LAPs, LEAPs, and NEAPs

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In the realm of playground planning, terms like LAPs, LEAPs, and NEAPs are frequently utilised by play area planners. However, their meanings might not be universally clear. These acronyms are devised to offer precise technical guidance across various sectors, simplifying the comprehension of the playground equipment provisions. Below we outline the definitions of each acronym, ensuring our customers can easily grasp their significance.

lap playground

Local Area for Play (LAP)

A designated small open space, known as a Local Area for Play (LAP), is strategically laid out within a minute’s walk from residences, specifically tailored for very young children. LAPs are thoughtfully designed to encourage spontaneous play and social interaction among toddlers, relying on demonstrative features rather than specific play equipment.

These LAPs are integral to community planning, situated along well-used pedestrian routes within one minute’s walking distance. The play equipment in LAP areas is designed for children aged 6 and below, incorporating low-level structures defining the play space. Covering a minimum activity zone of 100m2, LAPs maintain a 5m buffer from surrounding properties. If needed, fencing with a recommended height of 60cm ensures safety. LAPs also include seating for parents or caregivers and appropriate signage, creating a secure and enjoyable environment for young children.

In newly developed housing estates, LAP areas serve as invaluable solutions, attracting new and expectant parents by offering a safe and communal space for their young children to play, fostering a sense of community and security.

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Local Equipment Area for Play (LEAP)

A Local Equipment Area for Play (LEAP) is a specially designated space located within a 5-minute walking distance along a frequently used pedestrian route. Tailored for children beginning to engage in independent outdoor play, LEAPs are equipped with formal play structures. These playgrounds offer diverse play experiences, including at least 3 distinct play items, fostering physical, creative, intellectual, social, and solitary play. The play area covers a minimum of 400m², leaving ample room for active games like tag within its boundaries.

Safety is paramount in LEAPs, with a 10-meter buffer zone between the play area and house boundaries, and a 20-meter buffer from habitable room facades of dwellings. If the LEAP is near a road, fencing is installed, and in public open spaces, landscaping is utilised. These areas also provide seating and litter bins for parents and caregivers, ensuring a comfortable environment.

LEAPs are intended for early school-age children (4-12 years), with consideration for other age groups. They serve as focal points for children learning to play away from direct parental control, encouraging independence and responsibility. LEAPs are typically located within 10 minutes’ safe walking distance from the homes they serve, allowing for informal supervision either from nearby houses or well-used pedestrian routes.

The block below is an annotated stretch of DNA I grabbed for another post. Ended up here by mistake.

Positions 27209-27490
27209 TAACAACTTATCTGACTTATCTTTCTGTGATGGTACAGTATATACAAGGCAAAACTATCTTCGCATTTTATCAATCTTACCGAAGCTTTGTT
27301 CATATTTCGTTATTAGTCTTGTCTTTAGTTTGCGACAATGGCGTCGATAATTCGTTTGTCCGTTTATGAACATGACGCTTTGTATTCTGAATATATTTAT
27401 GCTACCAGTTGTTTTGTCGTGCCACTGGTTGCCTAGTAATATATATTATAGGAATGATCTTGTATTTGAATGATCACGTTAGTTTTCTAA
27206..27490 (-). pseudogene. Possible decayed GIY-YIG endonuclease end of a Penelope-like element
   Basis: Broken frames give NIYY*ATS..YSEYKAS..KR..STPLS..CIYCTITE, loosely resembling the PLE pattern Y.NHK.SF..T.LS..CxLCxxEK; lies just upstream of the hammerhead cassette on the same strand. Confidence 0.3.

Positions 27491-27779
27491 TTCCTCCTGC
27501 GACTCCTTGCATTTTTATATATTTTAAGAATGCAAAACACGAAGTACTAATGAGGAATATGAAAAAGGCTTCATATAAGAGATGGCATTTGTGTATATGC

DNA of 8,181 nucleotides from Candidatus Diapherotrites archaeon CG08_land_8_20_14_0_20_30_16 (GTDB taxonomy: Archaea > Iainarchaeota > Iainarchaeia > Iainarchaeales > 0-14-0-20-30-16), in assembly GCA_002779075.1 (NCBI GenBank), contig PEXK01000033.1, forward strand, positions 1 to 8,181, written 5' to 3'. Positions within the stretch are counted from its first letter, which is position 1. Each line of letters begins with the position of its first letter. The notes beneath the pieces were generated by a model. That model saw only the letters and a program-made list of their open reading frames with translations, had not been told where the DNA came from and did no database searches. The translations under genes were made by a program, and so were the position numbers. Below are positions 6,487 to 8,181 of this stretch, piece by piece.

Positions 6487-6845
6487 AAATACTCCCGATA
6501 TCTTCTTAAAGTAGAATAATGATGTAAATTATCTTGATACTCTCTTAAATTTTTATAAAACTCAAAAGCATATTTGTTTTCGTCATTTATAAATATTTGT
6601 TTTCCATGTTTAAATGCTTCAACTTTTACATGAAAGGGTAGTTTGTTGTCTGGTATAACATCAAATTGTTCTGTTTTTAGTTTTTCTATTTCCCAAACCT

In urban planning, LEAPs are usually not placed in developments of fewer than 30 houses, unless a lack of play areas exists. Each LEAP serves between 30 and 100 dwellings, and larger developments of over 100 houses may require multiple LEAPs. Specific guidelines dictate the location, size, and layout of LEAPs, ensuring functional, safe, and enjoyable play spaces for children while preventing duplication and promoting community engagement.

Check out some of our LEAP case studies

LEAP Hampshire LEAP Bournemouth LEAP Kent LEAP, Didcot

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Neighbourhood Equipped Area for Play (NEAP)

A Neighbourhood Equipped Area for Play (NEAP) is a designated open space strategically positioned within a 15-minute walking distance along a frequently used pedestrian route. Primarily targeted at older children but inclusive of younger users, NEAPs provide stimulating play opportunities with a minimum of 8 diverse play experiences, including at least 5 distinct items of varying difficulties. The play area spans a minimum of 1000m², divided into two sections: one for play equipment and an area of 465m² dedicated to hard surfaces, ideal for activities like 5-a-side football, roller skating, and cycling.

For safety and privacy, a 30-meter buffer is maintained between the activity area and the nearest dwelling. If the NEAP is adjacent to roads, fencing is installed; in public open spaces, landscaping defines the boundaries. NEAPs are equipped with seating for parents and carers, litter bins, secure bicycle parking, and appropriate signage, ensuring a comfortable and secure environment. These areas are particularly suitable for established communities, providing essential space for older children to engage in physical, creative, intellectual, social, and solitary play. Additionally, teen-focused provisions include kickabout/basketball areas, opportunities for wheeled play like skateboarding and roller skating, as well as designated meeting spots.

A NEAP should be centrally located within a residential development, catering to a wide range of children, including those with special needs. Sited within a 15-minute safe walking time from the homes it serves, NEAPs serve as vibrant hubs within communities, encouraging active play, social interaction, and the overall well-being of children and teenagers alike.

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